VIMS researchers have just finished the latest iteration of a suite of online maps that can show users the condition of the Bay shoreline along its entire length, an investment that has paid off in ways both expected and unforeseen.
The Virginia Game Fish Tagging Program recognized the efforts of top taggers during its annual awards ceremony at Bass Pro Shops in Hampton on February 22.
Interactive plots provide annual sea-level projections to 2050 for 32 localities along the U.S. coastline from Maine to Alaska.
First-time competitor will move on to represent Virginia at the National Ocean Science Bowl in Washington, D.C. in April.
An analysis of 90 years of catch data from the South Atlantic Ocean shows that Antarctic krill are moving southward in concert with ocean warming, raising concerns for international fisheries managers.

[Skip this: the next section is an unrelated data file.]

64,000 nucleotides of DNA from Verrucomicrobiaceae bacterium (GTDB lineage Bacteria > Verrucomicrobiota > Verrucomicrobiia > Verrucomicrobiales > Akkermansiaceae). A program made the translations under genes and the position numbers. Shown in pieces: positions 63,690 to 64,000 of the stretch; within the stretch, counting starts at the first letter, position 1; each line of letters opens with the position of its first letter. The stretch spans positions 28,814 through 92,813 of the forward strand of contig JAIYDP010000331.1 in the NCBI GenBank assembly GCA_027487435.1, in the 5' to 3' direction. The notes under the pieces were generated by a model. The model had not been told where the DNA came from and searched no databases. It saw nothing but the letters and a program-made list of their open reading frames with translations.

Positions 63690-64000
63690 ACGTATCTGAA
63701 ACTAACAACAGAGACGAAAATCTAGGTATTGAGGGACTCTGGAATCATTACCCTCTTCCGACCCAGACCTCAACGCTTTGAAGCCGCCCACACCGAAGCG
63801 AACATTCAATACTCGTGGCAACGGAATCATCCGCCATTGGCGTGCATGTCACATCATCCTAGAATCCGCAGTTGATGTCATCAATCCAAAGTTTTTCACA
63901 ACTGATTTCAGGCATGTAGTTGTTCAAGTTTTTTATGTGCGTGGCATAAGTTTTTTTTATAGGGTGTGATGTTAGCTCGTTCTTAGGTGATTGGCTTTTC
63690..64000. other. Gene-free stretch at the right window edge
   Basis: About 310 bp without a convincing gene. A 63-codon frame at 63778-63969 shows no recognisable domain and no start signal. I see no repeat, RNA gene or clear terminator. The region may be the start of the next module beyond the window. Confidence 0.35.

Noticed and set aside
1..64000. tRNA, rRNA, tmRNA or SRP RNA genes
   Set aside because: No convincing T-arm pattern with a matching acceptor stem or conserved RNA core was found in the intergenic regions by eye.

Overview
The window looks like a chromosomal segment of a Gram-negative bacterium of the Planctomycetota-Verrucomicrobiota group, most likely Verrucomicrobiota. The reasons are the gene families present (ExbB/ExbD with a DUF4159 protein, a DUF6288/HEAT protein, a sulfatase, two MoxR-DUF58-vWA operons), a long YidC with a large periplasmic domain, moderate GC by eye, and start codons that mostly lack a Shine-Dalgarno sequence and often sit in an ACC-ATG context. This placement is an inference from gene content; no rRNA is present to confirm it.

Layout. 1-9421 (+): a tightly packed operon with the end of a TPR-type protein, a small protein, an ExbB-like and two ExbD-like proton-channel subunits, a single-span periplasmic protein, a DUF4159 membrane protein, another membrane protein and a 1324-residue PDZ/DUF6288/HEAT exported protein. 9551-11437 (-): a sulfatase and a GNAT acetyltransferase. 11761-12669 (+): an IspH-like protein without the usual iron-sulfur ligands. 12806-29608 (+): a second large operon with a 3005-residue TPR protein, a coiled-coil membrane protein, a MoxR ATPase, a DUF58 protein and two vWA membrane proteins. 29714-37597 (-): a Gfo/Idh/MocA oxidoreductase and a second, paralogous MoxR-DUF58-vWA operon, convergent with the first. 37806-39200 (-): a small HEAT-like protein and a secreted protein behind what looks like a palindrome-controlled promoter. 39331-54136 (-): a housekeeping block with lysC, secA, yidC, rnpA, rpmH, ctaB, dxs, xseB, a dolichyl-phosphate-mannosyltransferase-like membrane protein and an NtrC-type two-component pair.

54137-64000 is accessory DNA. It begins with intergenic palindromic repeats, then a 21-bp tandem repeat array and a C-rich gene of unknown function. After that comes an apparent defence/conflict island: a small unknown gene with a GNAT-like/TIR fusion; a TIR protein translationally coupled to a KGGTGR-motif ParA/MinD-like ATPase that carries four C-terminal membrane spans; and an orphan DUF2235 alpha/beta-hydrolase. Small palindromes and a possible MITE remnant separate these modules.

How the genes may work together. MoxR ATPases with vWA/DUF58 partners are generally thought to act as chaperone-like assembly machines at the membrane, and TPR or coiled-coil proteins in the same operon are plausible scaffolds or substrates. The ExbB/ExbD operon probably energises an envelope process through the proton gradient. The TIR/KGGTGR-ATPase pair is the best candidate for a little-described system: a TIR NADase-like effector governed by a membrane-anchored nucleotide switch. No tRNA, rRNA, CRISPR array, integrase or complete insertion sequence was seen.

Mail survey will ask local crabbers to share their opinions and experiences related to commercial hard crabbing and “ghost" crab pots; results will identify crabber preferences for hypothetical activities and incentives that could help reduce impacts in Virginia’s waters.
Northam's appointment marks Haven’s fifth consecutive term on the Chesapeake Bay Program’s Scientific and Technical Advisory Committee.
The 165 journal articles authored or co-authored by VIMS researchers in 2018 were talked about around the world. Here are the 15 that received the most "buzz."
A study initiated by Dr. Ryan Carnegie of VIMS reveals that oyster aquaculture can limit the spread of disease among wild populations of the tasty bivalve. The findings counter long-held beliefs that diseases often spread from farmed to wild populations.